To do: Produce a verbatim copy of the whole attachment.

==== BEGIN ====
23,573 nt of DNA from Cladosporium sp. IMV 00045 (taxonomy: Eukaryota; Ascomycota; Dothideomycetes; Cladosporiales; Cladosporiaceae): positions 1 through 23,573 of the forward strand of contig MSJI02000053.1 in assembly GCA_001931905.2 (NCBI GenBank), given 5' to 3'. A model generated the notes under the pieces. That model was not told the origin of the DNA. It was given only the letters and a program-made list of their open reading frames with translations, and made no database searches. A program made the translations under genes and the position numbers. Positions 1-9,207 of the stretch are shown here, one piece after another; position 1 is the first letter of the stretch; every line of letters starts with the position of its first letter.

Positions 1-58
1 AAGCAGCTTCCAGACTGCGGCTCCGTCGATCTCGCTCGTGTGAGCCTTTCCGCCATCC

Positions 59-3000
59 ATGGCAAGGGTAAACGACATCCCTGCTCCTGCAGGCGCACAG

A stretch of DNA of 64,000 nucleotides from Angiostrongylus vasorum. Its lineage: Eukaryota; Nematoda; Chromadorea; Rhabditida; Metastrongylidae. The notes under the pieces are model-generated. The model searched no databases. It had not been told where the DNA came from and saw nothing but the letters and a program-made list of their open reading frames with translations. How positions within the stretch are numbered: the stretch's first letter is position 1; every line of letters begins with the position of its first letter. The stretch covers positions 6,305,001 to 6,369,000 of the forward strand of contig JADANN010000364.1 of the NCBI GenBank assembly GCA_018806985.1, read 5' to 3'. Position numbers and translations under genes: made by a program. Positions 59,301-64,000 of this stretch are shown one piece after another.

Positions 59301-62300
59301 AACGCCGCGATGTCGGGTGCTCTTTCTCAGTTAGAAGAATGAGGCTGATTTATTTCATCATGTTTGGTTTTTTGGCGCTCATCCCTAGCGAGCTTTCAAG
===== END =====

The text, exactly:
23,573 nt of DNA from Cladosporium sp. IMV 00045 (taxonomy: Eukaryota; Ascomycota; Dothideomycetes; Cladosporiales; Cladosporiaceae): positions 1 through 23,573 of the forward strand of contig MSJI02000053.1 in assembly GCA_001931905.2 (NCBI GenBank), given 5' to 3'. A model generated the notes under the pieces. That model was not told the origin of the DNA. It was given only the letters and a program-made list of their open reading frames with translations, and made no database searches. A program made the translations under genes and the position numbers. Positions 1-9,207 of the stretch are shown here, one piece after another; position 1 is the first letter of the stretch; every line of letters starts with the position of its first letter.

Positions 1-58
1 AAGCAGCTTCCAGACTGCGGCTCCGTCGATCTCGCTCGTGTGAGCCTTTCCGCCATCC

Positions 59-3000
59 ATGGCAAGGGTAAACGACATCCCTGCTCCTGCAGGCGCACAG

A stretch of DNA of 64,000 nucleotides from Angiostrongylus vasorum. Its lineage: Eukaryota; Nematoda; Chromadorea; Rhabditida; Metastrongylidae. The notes under the pieces are model-generated. The model searched no databases. It had not been told where the DNA came from and saw nothing but the letters and a program-made list of their open reading frames with translations. How positions within the stretch are numbered: the stretch's first letter is position 1; every line of letters begins with the position of its first letter. The stretch covers positions 6,305,001 to 6,369,000 of the forward strand of contig JADANN010000364.1 of the NCBI GenBank assembly GCA_018806985.1, read 5' to 3'. Position numbers and translations under genes: made by a program. Positions 59,301-64,000 of this stretch are shown one piece after another.

Positions 59301-62300
59301 AACGCCGCGATGTCGGGTGCTCTTTCTCAGTTAGAAGAATGAGGCTGATTTATTTCATCATGTTTGGTTTTTTGGCGCTCATCCCTAGCGAGCTTTCAAG